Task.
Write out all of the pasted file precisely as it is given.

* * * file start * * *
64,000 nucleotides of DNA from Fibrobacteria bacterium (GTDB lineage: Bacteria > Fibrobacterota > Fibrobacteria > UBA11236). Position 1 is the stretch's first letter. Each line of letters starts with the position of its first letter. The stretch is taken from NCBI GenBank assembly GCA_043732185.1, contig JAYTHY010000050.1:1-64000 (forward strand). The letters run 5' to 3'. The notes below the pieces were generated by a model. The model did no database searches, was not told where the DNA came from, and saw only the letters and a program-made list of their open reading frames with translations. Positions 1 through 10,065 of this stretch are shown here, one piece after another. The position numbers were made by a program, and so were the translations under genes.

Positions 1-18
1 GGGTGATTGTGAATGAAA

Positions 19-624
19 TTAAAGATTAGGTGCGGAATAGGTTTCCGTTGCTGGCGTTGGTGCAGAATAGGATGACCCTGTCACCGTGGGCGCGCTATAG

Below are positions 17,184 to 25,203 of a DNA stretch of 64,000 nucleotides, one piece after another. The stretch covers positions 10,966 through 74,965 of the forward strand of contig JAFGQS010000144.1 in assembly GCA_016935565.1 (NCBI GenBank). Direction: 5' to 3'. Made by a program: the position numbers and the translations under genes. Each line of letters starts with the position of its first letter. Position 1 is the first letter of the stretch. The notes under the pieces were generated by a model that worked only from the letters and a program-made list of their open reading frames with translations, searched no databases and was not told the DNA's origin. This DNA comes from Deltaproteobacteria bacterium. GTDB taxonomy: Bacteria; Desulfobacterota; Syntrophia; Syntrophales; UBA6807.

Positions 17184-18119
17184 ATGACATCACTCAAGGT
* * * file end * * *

64,000 nucleotides of DNA from Fibrobacteria bacterium (GTDB lineage: Bacteria > Fibrobacterota > Fibrobacteria > UBA11236). Position 1 is the stretch's first letter. Each line of letters starts with the position of its first letter. The stretch is taken from NCBI GenBank assembly GCA_043732185.1, contig JAYTHY010000050.1:1-64000 (forward strand). The letters run 5' to 3'. The notes below the pieces were generated by a model. The model did no database searches, was not told where the DNA came from, and saw only the letters and a program-made list of their open reading frames with translations. Positions 1 through 10,065 of this stretch are shown here, one piece after another. The position numbers were made by a program, and so were the translations under genes.

Positions 1-18
1 GGGTGATTGTGAATGAAA

Positions 19-624
19 TTAAAGATTAGGTGCGGAATAGGTTTCCGTTGCTGGCGTTGGTGCAGAATAGGATGACCCTGTCACCGTGGGCGCGCTATAG

Below are positions 17,184 to 25,203 of a DNA stretch of 64,000 nucleotides, one piece after another. The stretch covers positions 10,966 through 74,965 of the forward strand of contig JAFGQS010000144.1 in assembly GCA_016935565.1 (NCBI GenBank). Direction: 5' to 3'. Made by a program: the position numbers and the translations under genes. Each line of letters starts with the position of its first letter. Position 1 is the first letter of the stretch. The notes under the pieces were generated by a model that worked only from the letters and a program-made list of their open reading frames with translations, searched no databases and was not told the DNA's origin. This DNA comes from Deltaproteobacteria bacterium. GTDB taxonomy: Bacteria; Desulfobacterota; Syntrophia; Syntrophales; UBA6807.

Positions 17184-18119
17184 ATGACATCACTCAAGGT